WIP Wednesday: Bee’s Knees Beret
I’m incredibly hard on myself when starting something new. Far beyond wanting to just grasp the basics quickly and not make too many egregious errors, I expect to start doing excellent work soon after I start. It turns out that this attitude has definitely followed me as I am learning to crochet. For better or worse, my crochet teacher Susanna enables this tendency to bite off more than I’m really sure I can chew.
After I finished my first crochet project, I was eager to grow my skills and produce something really impressive the second time around. But I never would have dared attempt the Bee’s Knees Beret from Crochetscene 2017 without significant prodding and encouraging from Susanna. (It’s also drop-dead gorgeous and a perfect match for some yarn I’d been sitting on, which always helps to push one over the edge of indecision!)
For those who don’t know, Interweave’s crochet patterns aren’t rated by difficulty but by “focus required.” The Bee’s Knees Beret is scored a 3 out of 4, which means “Fair Amount of Focus Required.” This didn’t exactly leave me feeling confident.
“Ok,” I thought, “but how hard is this pattern?”
Susanna reassured me that I could do it, but that I would definitely have to focus. So far, she’s been right! It’s been an incredible learning experience working the Bee’s Knees Beret. I learned how to crochet in a circle with an adjustable ring, and I’ve become comfortable reading charts, which only a week ago looked like complete gibberish.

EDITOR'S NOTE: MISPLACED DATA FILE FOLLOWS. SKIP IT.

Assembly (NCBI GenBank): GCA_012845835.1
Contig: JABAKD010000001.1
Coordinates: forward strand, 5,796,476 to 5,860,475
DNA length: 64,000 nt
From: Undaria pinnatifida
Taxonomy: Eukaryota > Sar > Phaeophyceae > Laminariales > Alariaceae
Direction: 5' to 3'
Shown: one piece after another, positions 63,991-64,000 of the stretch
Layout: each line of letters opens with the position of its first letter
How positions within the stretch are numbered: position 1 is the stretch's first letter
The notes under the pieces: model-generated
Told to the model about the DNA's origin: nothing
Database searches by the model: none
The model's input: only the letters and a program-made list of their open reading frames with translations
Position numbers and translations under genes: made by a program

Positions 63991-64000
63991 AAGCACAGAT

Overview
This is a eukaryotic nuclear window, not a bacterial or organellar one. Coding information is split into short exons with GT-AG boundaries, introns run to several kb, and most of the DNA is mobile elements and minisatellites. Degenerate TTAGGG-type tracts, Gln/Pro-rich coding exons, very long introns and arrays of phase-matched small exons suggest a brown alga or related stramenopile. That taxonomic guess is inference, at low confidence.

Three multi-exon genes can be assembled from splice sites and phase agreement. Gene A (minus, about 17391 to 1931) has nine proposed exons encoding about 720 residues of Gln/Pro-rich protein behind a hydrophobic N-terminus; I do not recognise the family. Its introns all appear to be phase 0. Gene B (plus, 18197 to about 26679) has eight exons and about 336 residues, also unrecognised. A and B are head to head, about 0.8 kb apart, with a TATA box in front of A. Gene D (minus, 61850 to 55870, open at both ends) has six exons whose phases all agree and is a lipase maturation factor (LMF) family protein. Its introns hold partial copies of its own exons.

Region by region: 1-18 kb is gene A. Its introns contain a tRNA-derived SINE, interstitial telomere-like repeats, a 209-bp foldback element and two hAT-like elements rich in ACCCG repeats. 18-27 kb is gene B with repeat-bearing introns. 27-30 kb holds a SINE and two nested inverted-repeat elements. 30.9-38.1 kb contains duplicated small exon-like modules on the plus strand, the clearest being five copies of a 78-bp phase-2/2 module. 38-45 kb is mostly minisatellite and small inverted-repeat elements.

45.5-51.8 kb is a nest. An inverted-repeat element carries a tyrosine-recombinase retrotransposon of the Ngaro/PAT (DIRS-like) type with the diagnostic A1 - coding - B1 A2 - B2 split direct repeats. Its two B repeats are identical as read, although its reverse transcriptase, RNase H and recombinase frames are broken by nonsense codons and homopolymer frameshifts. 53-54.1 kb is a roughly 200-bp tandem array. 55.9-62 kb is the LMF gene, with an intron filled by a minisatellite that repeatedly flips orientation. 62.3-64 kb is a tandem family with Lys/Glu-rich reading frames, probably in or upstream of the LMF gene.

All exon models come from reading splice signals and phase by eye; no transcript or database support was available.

But I’ve also made a few mistakes. I’ve been diligent about fixing all of them, and it’s shown me a major difference between knitting and crochet. In knitting, you don’t necessarily have to rip the piece out all the way to the point where you made a mistake. You can drop one or two stitches back to the mistake and pick them up, working your way up through the fabric and correcting whatever went wrong. In crochet, you definitely have to frog all the way back to the mistake. At least it’s much easier to frog crochet than it is to frog knitting! Hopefully the worst mistakes are behind me as my fluency in reading patterns and charts continues to increase.
Don’t be afraid to take a bite out of a pattern that seems difficult. You’ll learn so much even through the mistakes, and you won’t make as many as you’re afraid you will. Or at least, I didn’t!
I want to hear from you! Tell me the story of your most ambitious crochet project, the one that really tested your skills and forced you to grow. It doesn’t have to be your most advanced project, but the one that really challenged you. How did it turn out? What did you learn from the experience? Share in the comments!